Plastic tanks used to haul fertilizer, non-protein nitrogen or similar substances are difficult, if not impossible, to clean out, Dr. Steve Ensley stressed.

No matter how well you clean it, a tank used to store or haul chemical shouldn’t be used to haul water to thirsty cattle.

Hot, dry summers often mean hauling water for cattlemen across the country. Whether the windmill quit or the pond went dry, it’s the time of year when producers roll out plastic tanks to ensure their cattle have access to water.

Every year, Dr. Steve Ensley, veterinary toxicologist with the Veterinary Diagnostic Lab at Kansas State University, gets the same call: A producer hauled water, and now he’s got dead cattle. After a particularly devastating loss in western Kansas earlier this year, Dr. Ensley stressed the importance of delivering clean, chemical-free water to cattle.

Use a new tank
His bottom line? Use a brand new tank. Often, producers use the same polypropylene tank to haul water that is used for hauling fertilizer, herbicide or other farm-use chemicals.

“If those tanks have ever been used to haul fertilizer, non-protein nitrogen or similar substances, they’re difficult, if not impossible, to clean out,” he stressed. “You need to have a dedicated tank, and all you use it for is animal drinking water.”

Any fertilizer or herbicide chemicals can leach into the plastic fibers and can contaminate any water with which the tank is filled. There’s no way to scrub, steam or clean it out, Dr. Ensley said.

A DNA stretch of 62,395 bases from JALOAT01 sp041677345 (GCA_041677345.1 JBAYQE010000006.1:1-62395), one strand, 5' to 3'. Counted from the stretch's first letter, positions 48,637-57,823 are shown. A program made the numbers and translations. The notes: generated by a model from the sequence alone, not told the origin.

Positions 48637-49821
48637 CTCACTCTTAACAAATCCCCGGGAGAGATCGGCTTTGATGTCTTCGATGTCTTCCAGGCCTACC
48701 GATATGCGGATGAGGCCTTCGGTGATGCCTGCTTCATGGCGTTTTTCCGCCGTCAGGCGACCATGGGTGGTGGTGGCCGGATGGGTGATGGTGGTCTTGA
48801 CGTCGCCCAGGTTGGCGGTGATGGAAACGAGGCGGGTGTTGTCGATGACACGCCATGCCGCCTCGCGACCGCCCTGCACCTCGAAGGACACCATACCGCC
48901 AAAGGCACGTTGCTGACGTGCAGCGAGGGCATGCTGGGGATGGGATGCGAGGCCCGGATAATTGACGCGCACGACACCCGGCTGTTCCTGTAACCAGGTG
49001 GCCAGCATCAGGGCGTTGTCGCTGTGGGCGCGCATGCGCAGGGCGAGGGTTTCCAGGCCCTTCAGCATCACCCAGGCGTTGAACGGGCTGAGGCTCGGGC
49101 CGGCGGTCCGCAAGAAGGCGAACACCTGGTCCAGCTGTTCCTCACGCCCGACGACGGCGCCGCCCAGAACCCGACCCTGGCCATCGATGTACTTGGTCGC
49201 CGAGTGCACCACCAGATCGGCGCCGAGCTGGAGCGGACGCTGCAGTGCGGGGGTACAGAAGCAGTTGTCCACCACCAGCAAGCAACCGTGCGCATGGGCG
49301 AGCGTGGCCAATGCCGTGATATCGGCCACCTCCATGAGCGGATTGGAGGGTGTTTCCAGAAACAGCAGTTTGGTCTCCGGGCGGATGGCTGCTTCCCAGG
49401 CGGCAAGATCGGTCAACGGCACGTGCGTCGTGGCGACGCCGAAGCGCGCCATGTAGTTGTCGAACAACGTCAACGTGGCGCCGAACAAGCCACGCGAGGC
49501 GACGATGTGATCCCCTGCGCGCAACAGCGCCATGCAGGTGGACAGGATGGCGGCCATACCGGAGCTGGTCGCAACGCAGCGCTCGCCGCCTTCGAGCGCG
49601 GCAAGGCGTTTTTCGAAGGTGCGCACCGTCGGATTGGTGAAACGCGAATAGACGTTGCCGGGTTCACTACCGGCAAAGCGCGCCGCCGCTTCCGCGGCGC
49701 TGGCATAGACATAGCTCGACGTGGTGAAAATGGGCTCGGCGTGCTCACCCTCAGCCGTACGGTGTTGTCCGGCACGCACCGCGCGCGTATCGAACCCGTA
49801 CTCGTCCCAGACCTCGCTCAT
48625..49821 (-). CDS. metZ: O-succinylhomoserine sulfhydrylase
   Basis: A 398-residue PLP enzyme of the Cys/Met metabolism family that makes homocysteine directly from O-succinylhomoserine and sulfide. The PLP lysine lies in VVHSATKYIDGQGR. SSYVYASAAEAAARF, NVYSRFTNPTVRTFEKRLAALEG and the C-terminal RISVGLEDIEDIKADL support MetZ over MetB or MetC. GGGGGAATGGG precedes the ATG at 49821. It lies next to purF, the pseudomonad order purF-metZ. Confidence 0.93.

One of his latest cases involved a tank previously used for nitrogen and urea. After 18 hours without water, cattle drank excessively from the contaminated water, resulting in several deaths.

“It’s very common,” Dr. Ensley said. “I see it every year. It’s worth the investment to get a tank dedicated to only hauling water.”

Symptoms of toxicity
Nitrates cause an interference with an animal’s ability to oxygenate.

“You see varying degrees of oxygen deprivation from just ataxic or wobbly, to down cattle and serious respiratory issues,” he said.

Urea compounds cause hyper-ammonia issues. Dr. Ensley said the compounds can cause symptoms similar to grass tetany toxicity. Cattle may seem agitated or easily provoked, and can die within 30 minutes of ingesting water contaminated with urea compounds.

Hauling water to cattle in a tank previously used to store or haul herbicides, pesticides or fertilizers “is probably not a good idea.”

“If that’s the only source of water the animals have and it’s contaminated, it’s not a good idea,” Dr. Ensley said. “We want to try to provide them with the best quality water we can. Hauling water in a tank that’s been used for something else on the farm is just not a good idea. I continually see this and in most all cases, the animals lost would have purchased at least one new tank. It’s just not worth the risk.”

Contact the Lab
If you have questions or suspect chemical toxicity due to a contaminated water tank, call the K-State Veterinary Diagnostic Laboratory at 785-532-5650 or toll free at 866-512-5650. Less urgent inquiries can be directed to clientcare@vet.k-state.edu. Producers with animals requiring immediate services should contact their local veterinarian, or may call the Veterinary Health Center Emergency Desk at 785-532-4100. Visit the Veterinary Diagnostic Lab’s website at KSVDL.org.

Dr. Steve Ensley is a clinical veterinary toxicologist with the Kansas State Veterinary Diagnostic Lab (KSVDL) and College of Veterinary Medicine. Dr. Ensley’s interests are in clinical veterinary toxicology and applied toxicology research. Food animal veterinary toxicology is his passion.